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From: bobs@dragons.nest.nl (Bob Swart)

> I need some advice on managing the stack.
Read The Pascal Magazine issue #4 (Borland Pascal Efficiency on speed vs.
size) - a long excerpt will follow to make up for this plug:

> I was taught that it is good form to use locally declared variables
> in a procedure rather than manipulating global variables from
> within a procedure. Well, this seems to be causing some problems for
> me.

Yes, this eats up stack. Your string handling routine will probably eat up
stack also, as I'll point out a little further down...

>   What are some good strategies to use to manage the stack? How can
>   prevent these stack overflow errors without having to increase the
>   size of the stack...

The stack is often a soft spot of many applications. Generally, it's best to
specify a large stack size (like 32Kbytes) unless you have specific reasons not
to do so. The most annoying thing about the stack it that it's often hard to
see how much is actually used by a specific "run" of your program (and hence,
how much was still free). The following unit can be used to check for the
minimum value of the Stack Pointer:

unit stack;
  MinStack: Word = $FFFF;
  NumProbe: Word = $0000;

  procedure StackProbe;

uses Dos;

  procedure StackProbe; Assembler;
        inc   NumProbe { only count REAL probes }
        cmp   SP,MinStack
        jnb   @Exit
        mov   MinStack,SP
  end {StackProbe};

  OurOwnSS: Word = 0;
  SaveExit: pointer = nil;
  OldInt08: pointer = nil;

  procedure NewInt08; interrupt; Assembler;
        mov   AX,SS
        cmp   OurOwnSS,AX
        jne   @Exit
        inc   NumProbe { only count REAL probes }
        cmp   SP,MinStack
        jnb   @Exit
        mov   MinStack,SP
        call  DWORD PTR [OldInt08] { goto original int $08 handler }
  end {NewInt8};

  procedure NewExit; far;
    ExitProc := SaveExit;
    SetIntVec($08, OldInt08) {get old int from code segment}
  end {NewExit};

        mov   AX,SS
        mov   OurOwnSS,AX
  end { TurboSS := SSeg };
  SaveExit := ExitProc;
  GetIntVec($08, OldInt08);  {store old int in code segment}
  SetIntVec($08, @NewInt08); {set int $08 to our ISR}
  ExitProc := @NewExit

>   what can I do that would allow me to use locally declared variables
>   from within a procedure without having to worry about stack overflow??
Stack space is used by calls to routines and their local variables. Stack space
is also used for the variables to procedures and functions. If you want to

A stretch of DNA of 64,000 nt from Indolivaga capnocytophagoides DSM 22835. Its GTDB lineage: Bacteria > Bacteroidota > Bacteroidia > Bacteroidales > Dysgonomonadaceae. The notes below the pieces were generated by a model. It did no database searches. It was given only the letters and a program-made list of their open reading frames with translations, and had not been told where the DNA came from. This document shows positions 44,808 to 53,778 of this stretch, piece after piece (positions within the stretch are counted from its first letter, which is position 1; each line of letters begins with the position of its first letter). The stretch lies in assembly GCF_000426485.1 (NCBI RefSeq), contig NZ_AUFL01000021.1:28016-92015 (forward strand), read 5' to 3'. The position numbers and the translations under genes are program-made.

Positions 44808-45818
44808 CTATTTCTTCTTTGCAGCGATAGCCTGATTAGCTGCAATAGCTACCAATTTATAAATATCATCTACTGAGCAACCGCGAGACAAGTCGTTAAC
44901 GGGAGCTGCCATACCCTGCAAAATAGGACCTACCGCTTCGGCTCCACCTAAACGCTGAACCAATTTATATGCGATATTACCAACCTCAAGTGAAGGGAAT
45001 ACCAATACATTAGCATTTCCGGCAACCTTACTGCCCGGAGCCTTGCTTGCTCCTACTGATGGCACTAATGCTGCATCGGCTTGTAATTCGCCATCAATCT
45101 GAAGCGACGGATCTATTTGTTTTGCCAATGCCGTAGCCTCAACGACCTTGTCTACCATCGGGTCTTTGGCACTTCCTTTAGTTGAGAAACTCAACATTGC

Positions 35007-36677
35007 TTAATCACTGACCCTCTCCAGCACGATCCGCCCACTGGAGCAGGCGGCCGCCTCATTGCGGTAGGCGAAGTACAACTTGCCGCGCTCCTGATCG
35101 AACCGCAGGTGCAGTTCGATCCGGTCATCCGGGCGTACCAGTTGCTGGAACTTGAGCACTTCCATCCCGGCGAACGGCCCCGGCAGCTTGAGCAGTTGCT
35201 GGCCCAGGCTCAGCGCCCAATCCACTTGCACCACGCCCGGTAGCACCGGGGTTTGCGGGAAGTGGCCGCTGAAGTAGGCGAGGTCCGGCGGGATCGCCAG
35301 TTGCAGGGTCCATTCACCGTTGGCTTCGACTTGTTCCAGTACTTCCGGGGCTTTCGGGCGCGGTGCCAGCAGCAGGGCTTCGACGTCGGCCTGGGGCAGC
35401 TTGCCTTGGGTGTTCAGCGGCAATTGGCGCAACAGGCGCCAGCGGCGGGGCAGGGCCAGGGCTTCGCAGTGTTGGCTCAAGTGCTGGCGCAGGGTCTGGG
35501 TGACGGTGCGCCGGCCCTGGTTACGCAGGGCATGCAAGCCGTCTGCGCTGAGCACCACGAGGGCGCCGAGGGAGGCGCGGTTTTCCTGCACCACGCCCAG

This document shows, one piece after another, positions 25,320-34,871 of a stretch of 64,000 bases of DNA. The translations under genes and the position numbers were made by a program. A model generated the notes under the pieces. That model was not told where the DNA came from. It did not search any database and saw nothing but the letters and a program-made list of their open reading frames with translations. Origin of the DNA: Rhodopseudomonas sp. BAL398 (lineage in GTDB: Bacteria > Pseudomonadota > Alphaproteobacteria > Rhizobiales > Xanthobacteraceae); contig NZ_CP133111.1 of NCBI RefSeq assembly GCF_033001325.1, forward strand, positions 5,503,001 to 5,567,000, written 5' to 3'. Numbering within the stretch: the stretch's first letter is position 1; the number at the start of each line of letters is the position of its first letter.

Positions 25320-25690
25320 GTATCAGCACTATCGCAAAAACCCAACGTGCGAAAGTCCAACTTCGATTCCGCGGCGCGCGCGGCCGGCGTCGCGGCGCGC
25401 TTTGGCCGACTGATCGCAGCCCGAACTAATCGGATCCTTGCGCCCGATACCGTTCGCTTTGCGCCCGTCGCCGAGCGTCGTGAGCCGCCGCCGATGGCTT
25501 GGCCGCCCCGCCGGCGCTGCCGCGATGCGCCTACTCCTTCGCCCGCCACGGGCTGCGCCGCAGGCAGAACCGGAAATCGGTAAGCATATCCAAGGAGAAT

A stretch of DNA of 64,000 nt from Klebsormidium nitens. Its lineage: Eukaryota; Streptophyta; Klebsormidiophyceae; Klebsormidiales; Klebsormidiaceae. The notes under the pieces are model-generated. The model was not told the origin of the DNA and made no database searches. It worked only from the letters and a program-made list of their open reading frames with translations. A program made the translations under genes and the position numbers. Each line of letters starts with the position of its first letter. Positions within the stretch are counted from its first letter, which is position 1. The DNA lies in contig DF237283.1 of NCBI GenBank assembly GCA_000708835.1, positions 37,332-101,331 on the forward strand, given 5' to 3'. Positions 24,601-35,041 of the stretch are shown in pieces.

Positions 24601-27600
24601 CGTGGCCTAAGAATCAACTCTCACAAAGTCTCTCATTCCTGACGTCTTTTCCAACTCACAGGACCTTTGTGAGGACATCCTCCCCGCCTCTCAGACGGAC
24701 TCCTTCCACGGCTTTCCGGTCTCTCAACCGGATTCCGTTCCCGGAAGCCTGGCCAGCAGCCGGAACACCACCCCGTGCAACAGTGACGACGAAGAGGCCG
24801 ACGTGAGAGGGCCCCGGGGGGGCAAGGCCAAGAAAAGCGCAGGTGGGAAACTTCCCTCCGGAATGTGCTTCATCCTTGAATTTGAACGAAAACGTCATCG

preserve stack space, you should take care when using recursive calls.
Recursion may be a very elegant way to implement a solution, it is also
dangerous as it eats your stack. Make sure you always know the maximum depth of
a recursive call!

Furthermore, you should try to avoid passing large structures (like Strings) as
Value parameters to procedures and functions. This will use a lot of stack
space, and will slow down your program as the variable must be copied onto the
stack (and removed from the stack again). Since version 7.0, we can pass
arguments not only by value (which uses a lot of stack space) and by reference
(var parameter) but also by 'constant value', which actually is by reference
but means that you get an error if you try to modify the contents.

Functions returning strings are especially space wasters. For example, suppose
you have a

  Function UpCaseStr(Str: String): String;
    UpCaseStr := ...

If you're implementing it in plain Pascal, you'll need 1024 bytes of data at a
- 256 bytes are allocated for "Str", the formal parameter
- 256 bytes for a local copy of "Str" since it was passed as a value parameter
- 256 bytes for a local variable of the type String, working storage to build
the function result
- 256 bytes for assigning the result to the function result (as in: "UpCaseStr
:= Result").

You can cut this figure by 50% by taking changing the parameter header into
"Function UpCaseStr(Const Str: String): String". Provided you don't change
"Str", no local copy of the string will be created. An alternative could be to
implement the routine as a procedure (no result) or in BASM, as BASM routines
always pass String arguments by reference only.

For more information I suggest my regular Pascal Efficiency column in The
Pascal Magazine...

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